1000 Albums Project


Suede, by Suede
Suggested by Mike Wootton

In my erstwhile and juvenile career as a Covers Band Drummer, I played along to a number of great songs.

With Scooby Doo and the Mystery Machine, my favourites were heavy – For Whom the Bell Tolls, a thrashing Stone Cold Crazy – or the upbeat – Hip To Be Square, the Vic Reeves take on Dizzy. With Badger, my favourites were the sublime – Are You Gonna Go My Way, the Police’s So Lonely – and the ridiculous – Boom Shake The Room with me on Rap duty, Enter Sandman with our Mr Sandman vocal break. Spanning both bands, there was the upbeat AND ridiculous Fight For Your Right to Party. (In Sara-Jane and the Pop Tarts, the focus was rightfully on the talent front and centre, while us in the backing band rode along, basking and busking with a smile.)

In Badger, we also played Animal Nitrate, from Suede’s 1993 debut album. It was… okay. I guess.

I don’t know who decided that we played Animal Nitrate. It was likely a decision made to throw in something recent and popular, as Suede loomed large over the indie crown and charts for a full year leading to the album’s release. Animal Nitrate was a Top 10 single, and, probably more importantly considering the band’s mixed skillset, remarkably easy to play.

It’s a decent song, even now. The Suede sound has dated, and even the most vociferous Britpopper has thrown off the moribund scene and set sail for musical pastures new. It’s my personal standout on what’s an aging sub-classic release, partly through personal nostalgia. Honestly, I couldn’t fault you if you preferred Metal Mickey.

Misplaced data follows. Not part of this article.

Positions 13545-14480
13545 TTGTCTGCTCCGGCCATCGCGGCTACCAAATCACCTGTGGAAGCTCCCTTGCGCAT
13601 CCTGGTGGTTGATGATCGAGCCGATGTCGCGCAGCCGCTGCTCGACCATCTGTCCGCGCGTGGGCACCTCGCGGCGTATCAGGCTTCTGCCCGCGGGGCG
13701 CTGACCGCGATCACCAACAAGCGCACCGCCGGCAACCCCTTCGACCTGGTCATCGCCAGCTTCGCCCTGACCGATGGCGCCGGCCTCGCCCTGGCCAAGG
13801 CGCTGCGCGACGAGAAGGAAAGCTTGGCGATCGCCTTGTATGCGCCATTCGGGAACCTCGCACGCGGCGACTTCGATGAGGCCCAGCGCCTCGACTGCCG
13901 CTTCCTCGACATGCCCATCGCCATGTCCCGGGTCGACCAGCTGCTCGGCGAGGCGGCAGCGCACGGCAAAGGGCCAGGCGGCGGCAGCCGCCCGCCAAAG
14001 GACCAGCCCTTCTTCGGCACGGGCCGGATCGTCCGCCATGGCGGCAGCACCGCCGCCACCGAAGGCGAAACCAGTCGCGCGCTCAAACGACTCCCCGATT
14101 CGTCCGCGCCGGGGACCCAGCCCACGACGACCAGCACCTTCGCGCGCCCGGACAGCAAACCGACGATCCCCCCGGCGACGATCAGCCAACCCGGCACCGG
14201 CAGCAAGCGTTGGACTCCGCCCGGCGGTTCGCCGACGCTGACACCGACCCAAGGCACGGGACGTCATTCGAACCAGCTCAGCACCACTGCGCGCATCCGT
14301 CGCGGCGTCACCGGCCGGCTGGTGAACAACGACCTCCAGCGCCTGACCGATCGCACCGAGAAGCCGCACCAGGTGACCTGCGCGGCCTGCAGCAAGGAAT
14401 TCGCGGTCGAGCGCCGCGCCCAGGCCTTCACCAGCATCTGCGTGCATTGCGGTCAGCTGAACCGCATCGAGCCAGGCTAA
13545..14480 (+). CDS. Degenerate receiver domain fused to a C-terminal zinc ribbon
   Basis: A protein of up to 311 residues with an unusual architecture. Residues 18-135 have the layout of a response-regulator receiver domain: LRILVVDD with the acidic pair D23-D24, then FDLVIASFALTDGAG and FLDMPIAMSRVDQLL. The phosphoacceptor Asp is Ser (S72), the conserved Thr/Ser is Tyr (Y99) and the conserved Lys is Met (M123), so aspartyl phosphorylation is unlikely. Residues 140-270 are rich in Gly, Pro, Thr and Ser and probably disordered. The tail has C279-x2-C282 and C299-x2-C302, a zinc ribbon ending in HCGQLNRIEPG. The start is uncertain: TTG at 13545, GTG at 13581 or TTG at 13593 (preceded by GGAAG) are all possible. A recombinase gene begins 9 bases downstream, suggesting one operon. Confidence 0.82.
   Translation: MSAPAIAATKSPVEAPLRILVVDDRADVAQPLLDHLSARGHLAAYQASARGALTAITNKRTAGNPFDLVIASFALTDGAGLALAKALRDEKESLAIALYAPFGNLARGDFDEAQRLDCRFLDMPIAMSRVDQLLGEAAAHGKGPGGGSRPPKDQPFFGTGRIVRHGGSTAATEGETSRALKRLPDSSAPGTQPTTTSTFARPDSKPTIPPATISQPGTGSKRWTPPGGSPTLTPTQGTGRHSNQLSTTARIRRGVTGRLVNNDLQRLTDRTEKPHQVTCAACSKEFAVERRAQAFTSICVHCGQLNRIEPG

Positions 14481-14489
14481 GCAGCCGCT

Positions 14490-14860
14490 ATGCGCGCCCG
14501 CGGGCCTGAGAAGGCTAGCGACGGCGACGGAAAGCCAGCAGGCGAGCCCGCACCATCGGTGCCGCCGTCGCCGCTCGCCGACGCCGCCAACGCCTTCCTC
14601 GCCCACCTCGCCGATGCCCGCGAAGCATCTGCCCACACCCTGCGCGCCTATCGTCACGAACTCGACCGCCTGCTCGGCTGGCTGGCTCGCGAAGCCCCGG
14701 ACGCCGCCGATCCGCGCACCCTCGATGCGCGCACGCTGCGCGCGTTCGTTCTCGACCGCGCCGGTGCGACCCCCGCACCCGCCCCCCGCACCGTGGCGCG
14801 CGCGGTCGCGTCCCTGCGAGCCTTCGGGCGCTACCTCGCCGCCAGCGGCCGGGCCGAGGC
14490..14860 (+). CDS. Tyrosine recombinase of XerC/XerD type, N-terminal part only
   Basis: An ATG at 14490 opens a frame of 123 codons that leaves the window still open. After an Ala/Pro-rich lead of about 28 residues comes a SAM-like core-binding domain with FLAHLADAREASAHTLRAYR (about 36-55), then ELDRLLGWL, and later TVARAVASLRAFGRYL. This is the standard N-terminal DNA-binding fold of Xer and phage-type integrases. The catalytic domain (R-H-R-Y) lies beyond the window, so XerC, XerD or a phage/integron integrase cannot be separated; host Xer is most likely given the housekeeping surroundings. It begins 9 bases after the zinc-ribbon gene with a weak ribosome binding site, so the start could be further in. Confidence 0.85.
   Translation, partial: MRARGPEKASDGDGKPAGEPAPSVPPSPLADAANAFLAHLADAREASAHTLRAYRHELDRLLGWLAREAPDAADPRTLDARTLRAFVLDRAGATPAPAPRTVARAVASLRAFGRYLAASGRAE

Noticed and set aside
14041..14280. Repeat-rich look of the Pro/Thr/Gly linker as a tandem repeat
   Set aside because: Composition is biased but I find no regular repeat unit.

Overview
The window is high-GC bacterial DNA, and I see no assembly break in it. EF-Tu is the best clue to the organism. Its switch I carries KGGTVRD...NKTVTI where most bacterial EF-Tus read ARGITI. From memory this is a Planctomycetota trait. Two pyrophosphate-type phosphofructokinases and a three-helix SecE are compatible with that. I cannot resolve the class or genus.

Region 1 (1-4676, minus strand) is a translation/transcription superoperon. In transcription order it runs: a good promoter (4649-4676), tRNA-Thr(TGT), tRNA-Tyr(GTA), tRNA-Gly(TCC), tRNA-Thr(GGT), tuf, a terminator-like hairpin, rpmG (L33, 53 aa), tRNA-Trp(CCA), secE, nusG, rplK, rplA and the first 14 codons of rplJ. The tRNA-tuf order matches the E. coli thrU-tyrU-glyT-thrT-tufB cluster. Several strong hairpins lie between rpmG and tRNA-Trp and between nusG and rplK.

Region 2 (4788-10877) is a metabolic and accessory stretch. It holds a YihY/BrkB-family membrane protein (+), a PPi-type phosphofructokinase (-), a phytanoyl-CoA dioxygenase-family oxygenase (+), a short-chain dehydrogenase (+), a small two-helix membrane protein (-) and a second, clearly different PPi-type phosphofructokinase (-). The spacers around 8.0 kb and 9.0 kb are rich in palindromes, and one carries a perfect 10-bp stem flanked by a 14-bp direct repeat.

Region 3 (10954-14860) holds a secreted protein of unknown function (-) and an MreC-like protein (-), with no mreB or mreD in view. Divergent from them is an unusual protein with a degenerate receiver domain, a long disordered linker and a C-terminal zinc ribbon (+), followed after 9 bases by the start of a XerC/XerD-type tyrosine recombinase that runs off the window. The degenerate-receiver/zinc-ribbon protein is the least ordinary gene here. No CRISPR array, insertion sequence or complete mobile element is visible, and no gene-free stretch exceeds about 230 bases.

Brett Anderson’s nasal androgyny is the band’s calling card, but there’s more to their signature sound than an emo wail. Bernard Butler’s spangled and jarring guitar work blusters through the faster rocky tracks, such as Moving or Animal Lover, but it’s on such songs where Anderson’s vocals lose a little of their emotive edge. There’s craft in all of the songs, admittedly, but it’s the more reflective numbers that properly capture the best-tasting blend of Suede-brand coffee. In songs like She’s Not Dead and Sleeping Pills, the band cash in on their promise of delivering something more exciting than the other gurning stalwarts of the genre.

But in the end, Suede feel like a product of their day. To me, they sound exactly like the summer of 1993, and nothing more. Suede, by Suede, gets a plumb-centre 5/10. Although they went on to create a handful of successful hits, namely Beautiful Ones and Trash, to me they’re forever sat in a limiting musical snow globe. Pick them up and shake them, sure, but the snow settles quickly as the novelty fades.

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